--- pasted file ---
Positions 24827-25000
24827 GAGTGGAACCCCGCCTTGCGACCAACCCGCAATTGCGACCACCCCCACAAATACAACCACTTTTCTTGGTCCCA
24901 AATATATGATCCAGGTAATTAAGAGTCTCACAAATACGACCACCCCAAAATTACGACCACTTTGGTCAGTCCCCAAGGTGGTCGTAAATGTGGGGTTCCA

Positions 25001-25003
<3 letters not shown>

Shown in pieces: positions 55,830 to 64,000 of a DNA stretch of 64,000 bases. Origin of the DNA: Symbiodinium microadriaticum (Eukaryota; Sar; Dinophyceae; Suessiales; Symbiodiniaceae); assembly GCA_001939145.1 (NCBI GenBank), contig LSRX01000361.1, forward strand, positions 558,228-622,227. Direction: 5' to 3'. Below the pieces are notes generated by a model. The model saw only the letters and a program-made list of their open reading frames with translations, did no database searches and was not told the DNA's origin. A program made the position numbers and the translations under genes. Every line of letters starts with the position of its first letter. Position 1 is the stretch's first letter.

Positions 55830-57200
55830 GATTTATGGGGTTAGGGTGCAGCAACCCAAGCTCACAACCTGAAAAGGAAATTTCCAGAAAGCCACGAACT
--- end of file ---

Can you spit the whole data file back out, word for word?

Positions 24827-25000
24827 GAGTGGAACCCCGCCTTGCGACCAACCCGCAATTGCGACCACCCCCACAAATACAACCACTTTTCTTGGTCCCA
24901 AATATATGATCCAGGTAATTAAGAGTCTCACAAATACGACCACCCCAAAATTACGACCACTTTGGTCAGTCCCCAAGGTGGTCGTAAATGTGGGGTTCCA

Positions 25001-25003
<3 letters not shown>

Shown in pieces: positions 55,830 to 64,000 of a DNA stretch of 64,000 bases. Origin of the DNA: Symbiodinium microadriaticum (Eukaryota; Sar; Dinophyceae; Suessiales; Symbiodiniaceae); assembly GCA_001939145.1 (NCBI GenBank), contig LSRX01000361.1, forward strand, positions 558,228-622,227. Direction: 5' to 3'. Below the pieces are notes generated by a model. The model saw only the letters and a program-made list of their open reading frames with translations, did no database searches and was not told the DNA's origin. A program made the position numbers and the translations under genes. Every line of letters starts with the position of its first letter. Position 1 is the stretch's first letter.

Positions 55830-57200
55830 GATTTATGGGGTTAGGGTGCAGCAACCCAAGCTCACAACCTGAAAAGGAAATTTCCAGAAAGCCACGAACT